§¶3 standard N1570

Except when it is the operand of the sizeof operator, the _Alignof operator, or the unary & operator, or is a string literal used to initialize an array, an expression that has type 'array of type' is converted to an expression with type 'pointer to type' that points to the initial element of the array object and is not an lvalue. If the array object has register storage class, the behavior is undefined.

The edit is been made to clear the misinterpretation that got someone to not appreciate the answer.


How does a C Compiler know that char** x points to an array?

It doesn't!

To me the first example is saying "pointer to a pointer to a character"


but C will see this as "point to a list of pointers to character arrays"?

Also correct.

The trick is that although the language doesn't know how long the list is, a list with just one thing in it is still a list. So it doesn't really matter.1

Given a pointer T* ptr, *ptr will either give you the one object that ptr points to (out of one), or it will give you the first object that ptr points to (out of more than one).

It's only if you start incrementing that pointer (e.g. ptr++, or during access like ptr[152]) that it matters how many objects are actually at the other end. Again, though, it doesn't matter to the language, because that's left up to the programmer to get right.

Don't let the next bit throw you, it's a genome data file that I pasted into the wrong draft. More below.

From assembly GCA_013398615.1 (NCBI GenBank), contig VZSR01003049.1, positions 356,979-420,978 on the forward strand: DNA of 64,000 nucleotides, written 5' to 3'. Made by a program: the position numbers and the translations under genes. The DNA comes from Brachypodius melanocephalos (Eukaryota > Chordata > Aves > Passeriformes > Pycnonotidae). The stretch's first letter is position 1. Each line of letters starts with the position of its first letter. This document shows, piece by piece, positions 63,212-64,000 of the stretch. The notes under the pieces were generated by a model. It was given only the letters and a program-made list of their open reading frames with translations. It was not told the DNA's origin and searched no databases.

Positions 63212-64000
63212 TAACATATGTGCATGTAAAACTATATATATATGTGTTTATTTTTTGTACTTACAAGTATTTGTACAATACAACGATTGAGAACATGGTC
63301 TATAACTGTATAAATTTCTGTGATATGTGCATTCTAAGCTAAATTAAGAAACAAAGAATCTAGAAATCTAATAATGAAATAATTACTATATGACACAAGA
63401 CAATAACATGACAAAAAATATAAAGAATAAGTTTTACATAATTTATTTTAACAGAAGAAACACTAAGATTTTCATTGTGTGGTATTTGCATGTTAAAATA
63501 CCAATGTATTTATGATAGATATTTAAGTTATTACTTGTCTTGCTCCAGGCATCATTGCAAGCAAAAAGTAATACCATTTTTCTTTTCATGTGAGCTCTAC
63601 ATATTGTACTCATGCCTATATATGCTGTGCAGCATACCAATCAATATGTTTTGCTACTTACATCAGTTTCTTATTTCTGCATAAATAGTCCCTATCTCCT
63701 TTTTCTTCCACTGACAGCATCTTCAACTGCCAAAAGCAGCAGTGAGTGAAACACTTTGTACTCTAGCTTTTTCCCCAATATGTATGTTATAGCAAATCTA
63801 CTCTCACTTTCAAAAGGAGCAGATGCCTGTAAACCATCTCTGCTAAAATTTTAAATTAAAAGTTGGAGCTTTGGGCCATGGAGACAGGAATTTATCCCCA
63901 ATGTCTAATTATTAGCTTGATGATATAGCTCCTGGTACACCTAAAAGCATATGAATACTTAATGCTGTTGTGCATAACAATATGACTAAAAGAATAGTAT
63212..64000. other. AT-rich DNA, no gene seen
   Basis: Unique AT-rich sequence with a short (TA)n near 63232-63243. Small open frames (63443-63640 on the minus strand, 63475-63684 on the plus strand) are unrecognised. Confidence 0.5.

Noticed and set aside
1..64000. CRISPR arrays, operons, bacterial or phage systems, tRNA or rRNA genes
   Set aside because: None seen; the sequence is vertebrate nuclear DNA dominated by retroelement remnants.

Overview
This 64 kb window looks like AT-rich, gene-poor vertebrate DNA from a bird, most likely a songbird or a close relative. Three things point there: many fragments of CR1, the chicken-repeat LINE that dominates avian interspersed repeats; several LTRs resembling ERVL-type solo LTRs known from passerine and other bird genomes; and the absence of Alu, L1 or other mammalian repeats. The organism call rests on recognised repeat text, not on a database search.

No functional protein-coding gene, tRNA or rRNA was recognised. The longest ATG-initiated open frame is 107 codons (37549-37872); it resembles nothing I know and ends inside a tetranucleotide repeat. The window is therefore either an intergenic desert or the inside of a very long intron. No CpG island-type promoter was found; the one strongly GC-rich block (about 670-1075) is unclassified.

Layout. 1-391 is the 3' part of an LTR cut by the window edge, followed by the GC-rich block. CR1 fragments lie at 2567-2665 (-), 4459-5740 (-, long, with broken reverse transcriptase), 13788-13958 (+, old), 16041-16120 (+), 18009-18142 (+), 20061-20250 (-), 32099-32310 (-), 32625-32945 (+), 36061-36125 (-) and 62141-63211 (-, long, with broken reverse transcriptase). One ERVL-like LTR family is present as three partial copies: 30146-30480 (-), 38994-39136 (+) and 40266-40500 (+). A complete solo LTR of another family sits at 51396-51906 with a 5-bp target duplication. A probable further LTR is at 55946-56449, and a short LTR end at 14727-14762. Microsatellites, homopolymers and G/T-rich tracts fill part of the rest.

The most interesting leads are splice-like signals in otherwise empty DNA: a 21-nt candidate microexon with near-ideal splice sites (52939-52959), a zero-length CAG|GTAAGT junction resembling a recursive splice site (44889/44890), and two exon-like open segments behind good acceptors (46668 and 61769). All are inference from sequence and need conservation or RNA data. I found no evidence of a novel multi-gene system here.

1. There do exist pointer-to-array types, so it is possible to bring the type system into the discussion and then it does matter. But we are only discussing pointer-to-single-object types (despite the linked-to answer making a big mess of the subject as regards "passing" arrays by value).

If it helps, the opening statement for the top answer on the question you linked to:

Basically, char* argv[] means array of char pointers, whereas char** argv means pointer to a char pointer.

…is wrong. char* argv[] is transparently respelled as char** argv (thanks a lot, C!) so both of them mean literally the same thing.

You should read all the answers under a question, not just one; bmargulies's is much more accurate.

  • And sadly OP edited the question after I answered. Check the edit and my comment. Mar 2, 2018 at 18:48
  • Just mentioning it - because OP didn't mention earlier that it points to char* later did. Mar 2, 2018 at 18:56
  • @coderredoc: Thanks - looks like they have been misled by a bad answer on another post Mar 2, 2018 at 18:56
  • wish I could downvote that wrong answer and UV correct ones - But I can't vote - I ended up using all for a day. Mar 2, 2018 at 19:02